It is possible that someone can become so intoxicated by a controlled substance or alcohol that they literally do not remember what happened the night before. That person could have no recollection about any illegal or criminal activity they engaged in. Is intoxication a defense to a criminal charge in Michigan? How can someone be convicted if there is no memory of what happened?
The defense of intoxication is related to legal insanity or diminished capacity in that the defendant argues he or she lacked the mental capacity to intend for a crime to be committed. Generally, a person cannot commit a crime by accident because they must possess mens rea, which is the intent or knowledge to engage in wrongdoing, to be convicted for the criminal act. Michigan law distinguishes two types of intoxication defenses: voluntary or involuntary. In most cases, voluntary intoxication where the defendant knowingly consumed alcohol or controlled substances is not a defense to a crime. Individuals choosing to excessive consume alcohol or drugs should have reason to know the consequences of that choice and should be held accountable for their actions therefrom. However, involuntary intoxication could be a defense if the evidence shows the defendant was unexpectedly or accidentally intoxicated.
M Crim Jury Instruction 7.10 provides the following guidance for juries when the defense of intoxication is considered:
- “(1) A person is not legally insane just because he or she was voluntarily intoxicated by alcohol or drugs at the time of the crime.”
- “(2) Drug intoxication is not voluntary and may be a defense if the defendant was unexpectedly intoxicated by the use of a prescribed drug. Intoxication was not voluntary where:
- (a) the defendant did not know or have reason to know that the prescribed drug was likely to be intoxicating,
- (b) the prescribed drug, not another intoxicant, must have caused the defendant’s intoxication, and
- (c) as a result of the intoxication, the defendant was rendered temporarily insane or lacked the mental ability to form the intent necessary to commit the crime charged.”
- “(3) A person can become legally insane by the voluntary, continued use of mind-altering substances like alcohol or drugs if their use results in a settled condition of insanity before, during, and after the alleged offense.”
- “(4) Of course, a mentally ill or intellectually disabled person can also be intoxicated, and both conditions may influence what he or she does. You should decide whether the defendant was mentally ill or intellectually disabled at the time of the crime. If he or she was, you should use the definitions I gave you to decide whether he or she was also legally insane.”
In People v Matulonis, 115 Mich App 263; 320 NW2d 238 (1982), the defendant was convicted by a jury of assault with intent to commit murder. The defense presented an insanity defense and argued that he was mentally ill because his brain had physically deteriorated mostly due to chronic alcohol and drug abuse. The defense medical experts testified that he did not know right from wrong due to his mental illness and, as a result, he was legally insane at the time of the offense. The prosecutor vigorously argued that long-term alcohol use resulting in deterioration of the brain coupled with current drunkenness was an improper ground for legal insanity and the trial judge did not correct this misstatement of the law for the jury. The Michigan Court of Appeals found that this error justified a new trial:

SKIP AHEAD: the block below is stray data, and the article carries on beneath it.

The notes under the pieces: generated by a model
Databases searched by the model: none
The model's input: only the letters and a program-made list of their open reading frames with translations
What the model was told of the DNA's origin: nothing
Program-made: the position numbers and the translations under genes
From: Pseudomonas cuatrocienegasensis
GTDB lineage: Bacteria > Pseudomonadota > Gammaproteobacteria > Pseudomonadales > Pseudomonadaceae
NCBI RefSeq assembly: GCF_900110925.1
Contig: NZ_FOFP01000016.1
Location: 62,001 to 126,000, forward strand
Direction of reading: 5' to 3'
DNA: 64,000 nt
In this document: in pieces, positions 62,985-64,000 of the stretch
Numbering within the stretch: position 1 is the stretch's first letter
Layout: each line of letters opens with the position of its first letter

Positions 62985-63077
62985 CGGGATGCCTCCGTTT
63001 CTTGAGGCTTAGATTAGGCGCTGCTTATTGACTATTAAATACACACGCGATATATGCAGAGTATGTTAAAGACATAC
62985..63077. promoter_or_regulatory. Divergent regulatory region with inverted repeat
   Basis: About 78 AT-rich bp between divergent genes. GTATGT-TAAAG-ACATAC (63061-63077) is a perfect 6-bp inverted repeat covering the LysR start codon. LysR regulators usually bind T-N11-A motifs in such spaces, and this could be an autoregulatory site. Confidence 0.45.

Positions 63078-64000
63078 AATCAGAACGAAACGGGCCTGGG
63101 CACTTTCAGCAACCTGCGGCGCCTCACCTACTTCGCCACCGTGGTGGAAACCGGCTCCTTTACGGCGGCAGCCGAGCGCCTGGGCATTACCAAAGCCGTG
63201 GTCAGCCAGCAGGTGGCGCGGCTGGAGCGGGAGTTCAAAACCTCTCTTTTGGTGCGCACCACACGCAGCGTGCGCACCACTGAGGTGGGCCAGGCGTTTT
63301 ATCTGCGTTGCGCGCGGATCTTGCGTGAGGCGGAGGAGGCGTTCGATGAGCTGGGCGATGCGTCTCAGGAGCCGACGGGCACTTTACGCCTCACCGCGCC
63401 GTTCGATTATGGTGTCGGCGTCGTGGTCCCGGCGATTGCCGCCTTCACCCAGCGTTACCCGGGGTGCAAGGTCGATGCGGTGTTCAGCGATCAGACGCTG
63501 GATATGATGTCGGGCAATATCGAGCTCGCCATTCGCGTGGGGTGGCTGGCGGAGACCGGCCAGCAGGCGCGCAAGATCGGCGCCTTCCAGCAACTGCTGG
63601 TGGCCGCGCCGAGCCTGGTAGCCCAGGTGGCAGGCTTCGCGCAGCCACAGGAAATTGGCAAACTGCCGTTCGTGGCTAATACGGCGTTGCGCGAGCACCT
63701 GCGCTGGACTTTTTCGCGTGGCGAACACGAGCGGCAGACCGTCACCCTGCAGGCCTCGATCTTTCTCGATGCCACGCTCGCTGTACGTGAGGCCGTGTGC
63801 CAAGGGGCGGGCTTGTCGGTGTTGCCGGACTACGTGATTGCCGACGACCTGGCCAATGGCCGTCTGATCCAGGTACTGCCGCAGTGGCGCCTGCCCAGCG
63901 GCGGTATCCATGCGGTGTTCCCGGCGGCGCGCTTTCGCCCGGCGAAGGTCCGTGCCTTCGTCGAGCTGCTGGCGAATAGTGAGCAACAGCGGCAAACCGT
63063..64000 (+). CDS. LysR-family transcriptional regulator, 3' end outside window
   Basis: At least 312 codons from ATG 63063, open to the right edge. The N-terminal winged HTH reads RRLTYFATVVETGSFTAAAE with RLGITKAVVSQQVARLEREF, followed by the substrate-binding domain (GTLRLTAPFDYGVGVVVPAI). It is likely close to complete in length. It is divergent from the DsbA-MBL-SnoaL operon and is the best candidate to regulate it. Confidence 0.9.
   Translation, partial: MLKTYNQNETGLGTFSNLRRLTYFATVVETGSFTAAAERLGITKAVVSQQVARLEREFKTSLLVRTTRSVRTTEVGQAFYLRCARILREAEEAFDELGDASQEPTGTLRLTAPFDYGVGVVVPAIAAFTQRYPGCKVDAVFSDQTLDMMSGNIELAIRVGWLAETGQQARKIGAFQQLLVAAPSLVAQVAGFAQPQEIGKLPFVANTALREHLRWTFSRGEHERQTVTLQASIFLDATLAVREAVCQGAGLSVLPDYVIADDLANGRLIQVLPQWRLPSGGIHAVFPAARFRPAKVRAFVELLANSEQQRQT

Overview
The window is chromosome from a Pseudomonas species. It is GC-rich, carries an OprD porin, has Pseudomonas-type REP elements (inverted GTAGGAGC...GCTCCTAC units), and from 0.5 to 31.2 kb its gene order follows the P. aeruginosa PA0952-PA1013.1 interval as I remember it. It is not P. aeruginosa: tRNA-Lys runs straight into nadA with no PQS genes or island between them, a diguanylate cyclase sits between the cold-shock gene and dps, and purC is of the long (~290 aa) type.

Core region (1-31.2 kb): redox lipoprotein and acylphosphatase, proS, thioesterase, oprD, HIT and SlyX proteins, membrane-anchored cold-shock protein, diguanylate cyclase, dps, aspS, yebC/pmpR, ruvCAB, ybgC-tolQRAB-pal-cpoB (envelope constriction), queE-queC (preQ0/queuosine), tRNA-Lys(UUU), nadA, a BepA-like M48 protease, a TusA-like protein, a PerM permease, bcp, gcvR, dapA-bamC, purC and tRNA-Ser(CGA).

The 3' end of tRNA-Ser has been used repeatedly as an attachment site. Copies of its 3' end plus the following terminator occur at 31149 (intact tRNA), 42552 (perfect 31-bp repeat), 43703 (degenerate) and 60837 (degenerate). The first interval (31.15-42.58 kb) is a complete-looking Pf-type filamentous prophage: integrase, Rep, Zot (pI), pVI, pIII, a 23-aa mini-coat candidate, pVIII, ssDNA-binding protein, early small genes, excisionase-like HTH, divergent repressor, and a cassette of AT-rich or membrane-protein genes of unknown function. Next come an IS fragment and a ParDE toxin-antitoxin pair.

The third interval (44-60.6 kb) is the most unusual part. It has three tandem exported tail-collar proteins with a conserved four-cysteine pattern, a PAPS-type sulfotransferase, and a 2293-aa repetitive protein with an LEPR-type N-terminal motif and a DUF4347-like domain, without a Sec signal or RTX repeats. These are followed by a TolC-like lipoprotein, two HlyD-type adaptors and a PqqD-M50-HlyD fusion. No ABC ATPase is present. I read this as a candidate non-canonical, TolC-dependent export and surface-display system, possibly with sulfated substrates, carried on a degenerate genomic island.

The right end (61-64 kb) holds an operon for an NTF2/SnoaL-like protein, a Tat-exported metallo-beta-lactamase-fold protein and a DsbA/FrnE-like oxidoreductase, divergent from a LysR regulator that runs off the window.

- “Although the judge did inform the jury that a person could be mentally ill and intoxicated at the same time, he never stated that legal insanity precipitated by long-term alcohol abuse remained a viable defense theory. Moreover, he never corrected the misstatement that mental illness may not be due to a physical cause. Here, where the prosecutor seriously misstated the law, there was a danger that the jury would not understand that long-term voluntary intoxication resulting in physical brain deterioration could form the basis of a viable insanity defense. Had defense counsel acted skillfully, he would have asked the court to correct this misimpression. Had the judge acted to correct the misimpression, he would have given an additional instruction sua sponte to fully inform the jury of the viability of the defense theory. Neither did so, and the misstatement of the law was given to the jury. We hold that here, where the prosecution’s clear misstatement of the law remained uncorrected and severely undermined a viable defense theory, the defendant has been deprived of a fair trial. This combination of events requires reversal of defendant’s conviction and a remand for a new trial.” Id at 267-268.
The defense is not limited to simply showing long-term damage as a result of alcohol or drug use. In People v Conrad, 148 Mich App 433; 385 NW2d 277 (1986), the defendant was found guilty but mentally ill of second-degree murder (after being charged with first degree murder) and sentenced to life in prison. He alleged the insanity defense at trial, stating that he was under the influence of PCP when he stabbed the victim 45 times and completely lost control of his actions. He further stated that he did not know he was ingesting PCP when he smoked the controlled substance. The defense’s expert witness testified that PCP made him “absolutely insane” and the defendant was completely unable to control his impulses. The trial court rejected these arguments and found that temporary insanity is no defense and there must be evidence that the accused was suffering from a settled or fixed insanity. Even if caused by alcohol or controlled substance, it must reach the stage where the condition is permanent or incurable before the defendant can be found irresponsible. The Michigan Court of Appeals reversed the conviction and ordered a new trial, finding that the defendant was deprived of a fair trial when his insanity defense was rejected.
- “[I]f a defendant is actually and demonstrably rendered insane by the ingestion of mind-altering substances, an insanity defense is not absolutely precluded. In the instant case, the defendant began to exhibit irrational behavior on Sunday, July 11, six days before the murder. In addition, while he was lucid for a short period of time after his arrest, his mental condition then deteriorated, without additional drug usage, and it took him six weeks to recover. These facts, as well as the testimony of both experts, indicate that defendant was insane at the time he killed his brother. The defendant, with a proper presentation, might have been able to present a successful insanity defense. He was precluded from doing so by the trial court’s absolute rejection of any consideration of such a defense.” Id at